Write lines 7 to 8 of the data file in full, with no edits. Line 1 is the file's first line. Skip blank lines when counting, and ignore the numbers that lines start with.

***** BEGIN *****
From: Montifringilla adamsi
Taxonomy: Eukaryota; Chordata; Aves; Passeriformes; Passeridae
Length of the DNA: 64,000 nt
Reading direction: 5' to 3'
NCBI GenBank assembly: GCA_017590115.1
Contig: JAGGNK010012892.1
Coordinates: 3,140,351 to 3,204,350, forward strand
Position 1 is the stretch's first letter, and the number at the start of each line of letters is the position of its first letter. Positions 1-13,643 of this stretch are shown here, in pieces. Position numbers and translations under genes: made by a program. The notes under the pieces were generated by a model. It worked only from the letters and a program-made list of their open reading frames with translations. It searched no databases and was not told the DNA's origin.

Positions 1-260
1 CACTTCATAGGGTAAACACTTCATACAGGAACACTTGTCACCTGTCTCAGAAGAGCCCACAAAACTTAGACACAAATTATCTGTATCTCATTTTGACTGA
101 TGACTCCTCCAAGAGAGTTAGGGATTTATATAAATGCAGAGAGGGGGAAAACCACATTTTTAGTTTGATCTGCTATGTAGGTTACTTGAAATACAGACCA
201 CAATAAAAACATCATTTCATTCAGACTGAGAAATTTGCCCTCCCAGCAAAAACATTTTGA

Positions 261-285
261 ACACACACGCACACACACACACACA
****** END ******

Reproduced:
Coordinates: 3,140,351 to 3,204,350, forward strand
Position 1 is the stretch's first letter, and the number at the start of each line of letters is the position of its first letter. Positions 1-13,643 of this stretch are shown here, in pieces. Position numbers and translations under genes: made by a program. The notes under the pieces were generated by a model. It worked only from the letters and a program-made list of their open reading frames with translations. It searched no databases and was not told the DNA's origin.